The eight-section Cirrus CS3318 consumes the same amount of current as the LSI AVR chips, despite having fewer than half the op-amps. Since the Cirrus 3318 only functions as a volume control, each op-amp consumes more silicon area. The Cirrus operates at a higher power supply voltage of ± 9V. This all translates into better performance. Using typical numbers, at unity gain, the Cirrus data sheet reports distortion as 0.00025% THD+N, while the data sheets for the LSI AVR chip report 0.001% for the same output signal swing. This is a 12 dB improvement at 1 kHz. In bits equivalent, we shift from 16.5 bits to 18.5 bits. With eight channels of volume controls, the Cirrus is more accurately called a "Medium Scale Integrated" Circuit (MSI).

The TI PGA4311UA is a four-channel component that has lower distortion than the Cirrus between 600 mVRMS and 2 VRMS. Two of the TI chips provide the volume control function for the eight channels. Since twice the TI chips are required, the pair is more expensive than the eight-channel Cirrus part. Worst-case distortion of the TI part with an output voltage of 2 VRMS is 0.004%. A single chip AVR LSI has a specified worst-case distortion of 0.02% at 2 VRMS at its output. This is five times the distortion of the TI PGA4311UA.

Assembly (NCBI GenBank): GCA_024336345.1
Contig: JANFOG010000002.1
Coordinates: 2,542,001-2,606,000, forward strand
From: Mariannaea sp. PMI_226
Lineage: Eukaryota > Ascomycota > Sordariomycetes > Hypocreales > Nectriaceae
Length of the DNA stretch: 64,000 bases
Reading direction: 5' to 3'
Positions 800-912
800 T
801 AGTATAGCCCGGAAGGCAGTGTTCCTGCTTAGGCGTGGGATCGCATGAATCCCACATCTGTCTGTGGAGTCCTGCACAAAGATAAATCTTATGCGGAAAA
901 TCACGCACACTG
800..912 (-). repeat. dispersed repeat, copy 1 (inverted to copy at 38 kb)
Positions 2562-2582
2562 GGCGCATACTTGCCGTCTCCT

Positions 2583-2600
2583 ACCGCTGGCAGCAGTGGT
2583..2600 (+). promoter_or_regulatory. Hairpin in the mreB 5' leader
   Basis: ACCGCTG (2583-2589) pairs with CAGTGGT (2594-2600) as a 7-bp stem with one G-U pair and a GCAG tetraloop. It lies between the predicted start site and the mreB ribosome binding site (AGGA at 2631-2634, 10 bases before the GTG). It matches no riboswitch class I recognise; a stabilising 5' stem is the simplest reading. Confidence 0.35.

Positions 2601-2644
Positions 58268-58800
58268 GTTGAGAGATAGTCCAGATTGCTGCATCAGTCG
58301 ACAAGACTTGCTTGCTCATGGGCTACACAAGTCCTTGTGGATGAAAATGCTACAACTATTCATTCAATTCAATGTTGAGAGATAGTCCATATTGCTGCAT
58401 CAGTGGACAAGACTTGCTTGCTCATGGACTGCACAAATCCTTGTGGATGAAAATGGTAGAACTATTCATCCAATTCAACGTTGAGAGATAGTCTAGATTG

Secrets' Audio Precision measurements of multi-channel products using two versions of the LSI AVR chip (Renesas and Rohm) and the Cirrus CS3318 confirms the Cirrus chip has lower distortion at 1 VRMS. The distortion vs. frequency measurement stays flat with the Cirrus chip, but the Renesas starts to rise about 2 kHz, moving to four times the mid-band value at 20 kHz. Complete THD+N vs. Frequency was not available for the Rohm chip.  The SNR measurements of the AVR with the CS3318 show at least a 1/2 equivalent bit improvement in comparison to the Renesas and Rohm chips.